WHERE MUCUS COMES FROM

. Posted in HEALTHY BODY

The cavities of the sinuses are lined with mucous membranes, or tissues, that look like the inside of your mouth. These membranes are smooth and shiny and made up of various distinct types of cells. First, a layer of goblet cells produce the mucus through tiny tubes, forming the mucous blanket. These goblet cells are interspersed between hair-like cells called ciliated columnar cells, which move the mucus across the surface of the membrane (6). The membranes of all the sinuses are covered

with these ciliated columnar cells. Together, the mucous membranes, the ciliated columnar cells, and the mucus itself all protect the body by establishing a defense system in the upper airway, or the nose and the sinuses.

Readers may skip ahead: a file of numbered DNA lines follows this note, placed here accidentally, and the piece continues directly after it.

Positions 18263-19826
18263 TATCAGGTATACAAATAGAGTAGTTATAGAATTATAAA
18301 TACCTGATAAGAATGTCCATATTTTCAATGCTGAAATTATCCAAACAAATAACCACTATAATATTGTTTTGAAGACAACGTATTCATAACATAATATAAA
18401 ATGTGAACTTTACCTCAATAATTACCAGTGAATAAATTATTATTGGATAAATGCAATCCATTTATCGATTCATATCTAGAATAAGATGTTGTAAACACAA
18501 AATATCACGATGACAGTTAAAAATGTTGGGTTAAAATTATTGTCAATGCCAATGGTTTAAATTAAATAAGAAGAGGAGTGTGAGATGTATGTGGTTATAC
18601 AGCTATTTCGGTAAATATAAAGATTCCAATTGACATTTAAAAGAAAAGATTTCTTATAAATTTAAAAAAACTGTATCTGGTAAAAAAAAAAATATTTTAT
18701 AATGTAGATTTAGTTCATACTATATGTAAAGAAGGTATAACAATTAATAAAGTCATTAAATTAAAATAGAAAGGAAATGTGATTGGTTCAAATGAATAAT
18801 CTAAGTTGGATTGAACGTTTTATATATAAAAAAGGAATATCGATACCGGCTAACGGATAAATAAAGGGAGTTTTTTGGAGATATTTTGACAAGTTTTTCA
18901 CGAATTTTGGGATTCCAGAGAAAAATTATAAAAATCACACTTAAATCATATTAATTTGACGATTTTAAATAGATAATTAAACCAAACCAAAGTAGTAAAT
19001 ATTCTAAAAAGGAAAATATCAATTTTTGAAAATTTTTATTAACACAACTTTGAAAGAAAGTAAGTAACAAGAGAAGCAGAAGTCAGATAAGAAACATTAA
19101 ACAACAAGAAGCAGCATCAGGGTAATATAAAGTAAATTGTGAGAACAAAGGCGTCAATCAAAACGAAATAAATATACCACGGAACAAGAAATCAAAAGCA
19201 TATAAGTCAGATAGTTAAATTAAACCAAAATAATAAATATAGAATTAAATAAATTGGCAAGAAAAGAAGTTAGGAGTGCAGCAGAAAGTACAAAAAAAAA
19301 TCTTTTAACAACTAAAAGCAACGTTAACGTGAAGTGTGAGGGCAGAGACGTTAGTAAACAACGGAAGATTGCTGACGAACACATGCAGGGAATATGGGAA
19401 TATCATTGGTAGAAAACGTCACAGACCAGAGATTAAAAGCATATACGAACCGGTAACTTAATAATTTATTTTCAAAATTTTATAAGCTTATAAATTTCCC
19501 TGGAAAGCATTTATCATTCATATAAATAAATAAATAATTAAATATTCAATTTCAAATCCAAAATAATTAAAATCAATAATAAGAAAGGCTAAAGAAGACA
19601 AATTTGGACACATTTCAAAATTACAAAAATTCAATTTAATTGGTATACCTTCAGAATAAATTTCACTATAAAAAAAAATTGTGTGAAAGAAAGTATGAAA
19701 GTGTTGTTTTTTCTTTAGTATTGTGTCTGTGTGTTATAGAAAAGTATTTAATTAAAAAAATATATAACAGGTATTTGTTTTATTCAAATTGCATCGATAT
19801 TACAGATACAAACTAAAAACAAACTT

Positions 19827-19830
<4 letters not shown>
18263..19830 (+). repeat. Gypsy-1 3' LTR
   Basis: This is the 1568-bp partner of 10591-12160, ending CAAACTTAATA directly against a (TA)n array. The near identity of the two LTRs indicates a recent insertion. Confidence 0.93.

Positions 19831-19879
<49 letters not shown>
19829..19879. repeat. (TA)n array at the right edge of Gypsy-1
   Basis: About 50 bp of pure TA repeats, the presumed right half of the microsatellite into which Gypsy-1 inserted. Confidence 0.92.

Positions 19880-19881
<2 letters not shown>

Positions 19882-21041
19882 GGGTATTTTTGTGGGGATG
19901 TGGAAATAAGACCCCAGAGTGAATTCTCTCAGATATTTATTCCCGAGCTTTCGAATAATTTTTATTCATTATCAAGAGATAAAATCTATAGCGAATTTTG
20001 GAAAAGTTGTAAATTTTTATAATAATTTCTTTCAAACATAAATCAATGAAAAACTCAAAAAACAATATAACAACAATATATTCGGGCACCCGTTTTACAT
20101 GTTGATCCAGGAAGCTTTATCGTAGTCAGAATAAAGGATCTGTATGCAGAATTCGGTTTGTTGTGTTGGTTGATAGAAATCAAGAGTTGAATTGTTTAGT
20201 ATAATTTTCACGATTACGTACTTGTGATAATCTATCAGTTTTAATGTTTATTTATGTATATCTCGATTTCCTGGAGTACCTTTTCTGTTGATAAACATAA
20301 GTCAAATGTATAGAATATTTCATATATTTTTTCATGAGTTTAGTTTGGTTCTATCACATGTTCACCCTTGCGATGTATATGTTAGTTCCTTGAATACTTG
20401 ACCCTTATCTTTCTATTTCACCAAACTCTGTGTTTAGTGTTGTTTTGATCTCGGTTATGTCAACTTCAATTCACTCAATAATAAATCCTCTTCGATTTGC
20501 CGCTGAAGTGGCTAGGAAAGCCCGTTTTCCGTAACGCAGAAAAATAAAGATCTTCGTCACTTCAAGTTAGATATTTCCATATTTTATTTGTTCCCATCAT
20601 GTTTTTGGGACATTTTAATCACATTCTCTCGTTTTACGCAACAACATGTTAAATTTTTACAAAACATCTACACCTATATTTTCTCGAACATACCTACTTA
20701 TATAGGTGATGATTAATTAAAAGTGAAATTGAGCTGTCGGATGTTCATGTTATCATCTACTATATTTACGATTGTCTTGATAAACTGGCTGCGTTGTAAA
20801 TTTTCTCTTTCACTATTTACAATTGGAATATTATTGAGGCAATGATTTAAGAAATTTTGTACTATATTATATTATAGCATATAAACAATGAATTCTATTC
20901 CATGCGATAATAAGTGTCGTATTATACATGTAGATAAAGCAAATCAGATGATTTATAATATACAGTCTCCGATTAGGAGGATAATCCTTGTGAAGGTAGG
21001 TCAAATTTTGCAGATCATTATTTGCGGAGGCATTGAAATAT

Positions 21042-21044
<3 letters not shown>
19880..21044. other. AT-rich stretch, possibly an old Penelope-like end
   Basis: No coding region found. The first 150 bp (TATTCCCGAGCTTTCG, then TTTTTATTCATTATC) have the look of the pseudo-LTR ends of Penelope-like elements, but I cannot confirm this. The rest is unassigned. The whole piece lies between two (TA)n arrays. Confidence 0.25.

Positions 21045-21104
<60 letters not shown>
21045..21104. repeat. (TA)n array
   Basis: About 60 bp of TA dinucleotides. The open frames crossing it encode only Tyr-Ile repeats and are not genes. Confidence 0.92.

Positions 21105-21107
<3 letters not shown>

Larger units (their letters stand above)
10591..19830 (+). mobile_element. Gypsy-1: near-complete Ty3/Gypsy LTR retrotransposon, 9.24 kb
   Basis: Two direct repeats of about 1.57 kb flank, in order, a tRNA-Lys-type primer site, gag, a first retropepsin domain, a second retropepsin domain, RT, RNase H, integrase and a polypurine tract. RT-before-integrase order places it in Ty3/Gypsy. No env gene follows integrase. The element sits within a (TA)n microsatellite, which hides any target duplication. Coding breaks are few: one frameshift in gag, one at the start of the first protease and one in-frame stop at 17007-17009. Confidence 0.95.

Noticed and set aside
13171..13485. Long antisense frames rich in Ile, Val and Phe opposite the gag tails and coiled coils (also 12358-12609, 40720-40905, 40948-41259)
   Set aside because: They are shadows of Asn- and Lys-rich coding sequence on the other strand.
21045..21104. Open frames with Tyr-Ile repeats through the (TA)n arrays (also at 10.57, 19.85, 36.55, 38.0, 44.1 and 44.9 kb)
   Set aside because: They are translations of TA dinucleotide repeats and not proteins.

A base layer below the goblet cells and the ciliated columnar cells is formed by basal cells. These cells form the barrier preventing infection and toxins from entering the body through the sinuses. The basal lining is a defense shield for the body in the same way that your skin protects your insides from foreign substances.

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